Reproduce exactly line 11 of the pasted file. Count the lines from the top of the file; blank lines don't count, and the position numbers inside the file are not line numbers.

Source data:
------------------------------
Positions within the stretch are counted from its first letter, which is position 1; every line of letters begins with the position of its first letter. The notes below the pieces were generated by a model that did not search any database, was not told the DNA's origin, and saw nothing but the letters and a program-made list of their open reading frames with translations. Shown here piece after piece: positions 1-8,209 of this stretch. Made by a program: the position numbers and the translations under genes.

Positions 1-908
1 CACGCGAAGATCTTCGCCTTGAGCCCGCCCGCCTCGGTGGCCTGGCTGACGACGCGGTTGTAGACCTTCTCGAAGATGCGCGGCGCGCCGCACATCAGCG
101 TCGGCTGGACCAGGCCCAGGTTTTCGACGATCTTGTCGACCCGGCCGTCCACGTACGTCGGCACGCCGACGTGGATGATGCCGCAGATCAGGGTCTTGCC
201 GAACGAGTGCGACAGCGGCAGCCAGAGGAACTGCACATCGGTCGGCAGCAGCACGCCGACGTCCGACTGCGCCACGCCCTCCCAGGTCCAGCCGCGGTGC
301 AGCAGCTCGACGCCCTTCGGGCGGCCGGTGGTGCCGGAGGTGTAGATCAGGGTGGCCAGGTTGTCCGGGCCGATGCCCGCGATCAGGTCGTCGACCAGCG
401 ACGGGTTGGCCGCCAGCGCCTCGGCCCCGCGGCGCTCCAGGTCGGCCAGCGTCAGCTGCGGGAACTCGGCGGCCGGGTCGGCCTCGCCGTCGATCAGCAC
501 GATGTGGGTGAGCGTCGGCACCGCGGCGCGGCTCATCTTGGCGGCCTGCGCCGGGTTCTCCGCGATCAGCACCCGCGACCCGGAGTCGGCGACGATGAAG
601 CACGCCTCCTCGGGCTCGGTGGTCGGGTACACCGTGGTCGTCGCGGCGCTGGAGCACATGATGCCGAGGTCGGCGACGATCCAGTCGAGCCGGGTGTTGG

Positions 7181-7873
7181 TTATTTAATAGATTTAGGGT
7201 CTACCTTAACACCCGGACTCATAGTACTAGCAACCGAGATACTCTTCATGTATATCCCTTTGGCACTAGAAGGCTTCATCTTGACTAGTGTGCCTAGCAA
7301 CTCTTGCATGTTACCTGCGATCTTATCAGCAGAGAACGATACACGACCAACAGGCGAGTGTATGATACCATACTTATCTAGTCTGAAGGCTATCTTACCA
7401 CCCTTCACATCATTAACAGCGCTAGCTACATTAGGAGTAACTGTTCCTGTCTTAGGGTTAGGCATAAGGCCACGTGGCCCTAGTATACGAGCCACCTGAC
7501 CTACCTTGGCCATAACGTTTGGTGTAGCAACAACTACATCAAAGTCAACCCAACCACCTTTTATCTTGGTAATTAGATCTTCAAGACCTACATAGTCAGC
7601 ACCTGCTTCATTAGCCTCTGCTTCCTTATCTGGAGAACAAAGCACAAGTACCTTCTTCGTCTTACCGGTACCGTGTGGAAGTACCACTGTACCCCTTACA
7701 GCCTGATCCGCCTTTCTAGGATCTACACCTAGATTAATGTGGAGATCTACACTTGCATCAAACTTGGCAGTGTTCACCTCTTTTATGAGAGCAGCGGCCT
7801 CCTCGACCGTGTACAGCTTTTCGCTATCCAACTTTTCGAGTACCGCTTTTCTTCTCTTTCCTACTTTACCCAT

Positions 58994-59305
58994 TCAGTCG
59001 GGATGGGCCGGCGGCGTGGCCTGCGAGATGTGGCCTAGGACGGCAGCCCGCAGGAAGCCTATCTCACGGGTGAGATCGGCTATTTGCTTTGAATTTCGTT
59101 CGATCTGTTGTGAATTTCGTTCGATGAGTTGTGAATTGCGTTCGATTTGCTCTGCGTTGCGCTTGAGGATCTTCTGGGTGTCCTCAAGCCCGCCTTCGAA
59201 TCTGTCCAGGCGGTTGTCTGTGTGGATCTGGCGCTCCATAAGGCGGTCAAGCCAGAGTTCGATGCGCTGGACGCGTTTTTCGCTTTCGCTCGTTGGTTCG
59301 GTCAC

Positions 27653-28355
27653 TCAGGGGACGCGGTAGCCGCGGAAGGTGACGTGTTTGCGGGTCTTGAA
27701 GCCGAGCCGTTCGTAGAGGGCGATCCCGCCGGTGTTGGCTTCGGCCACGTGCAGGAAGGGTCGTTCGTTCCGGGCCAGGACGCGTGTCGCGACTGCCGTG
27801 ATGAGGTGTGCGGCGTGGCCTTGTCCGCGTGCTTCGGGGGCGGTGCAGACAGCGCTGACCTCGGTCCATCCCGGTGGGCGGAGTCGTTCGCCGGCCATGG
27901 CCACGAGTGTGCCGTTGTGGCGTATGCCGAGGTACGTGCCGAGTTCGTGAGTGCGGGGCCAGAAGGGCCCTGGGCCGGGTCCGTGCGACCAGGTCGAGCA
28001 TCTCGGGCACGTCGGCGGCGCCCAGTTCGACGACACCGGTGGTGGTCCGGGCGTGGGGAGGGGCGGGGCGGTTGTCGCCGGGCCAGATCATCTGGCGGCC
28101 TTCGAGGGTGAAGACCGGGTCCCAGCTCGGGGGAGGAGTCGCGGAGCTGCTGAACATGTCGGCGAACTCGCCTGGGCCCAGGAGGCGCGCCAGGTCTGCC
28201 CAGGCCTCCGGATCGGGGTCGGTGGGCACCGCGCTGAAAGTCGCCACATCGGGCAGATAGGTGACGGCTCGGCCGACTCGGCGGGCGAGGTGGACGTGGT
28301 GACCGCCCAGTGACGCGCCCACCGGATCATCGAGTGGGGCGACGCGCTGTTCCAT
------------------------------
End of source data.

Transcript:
7181 TTATTTAATAGATTTAGGGT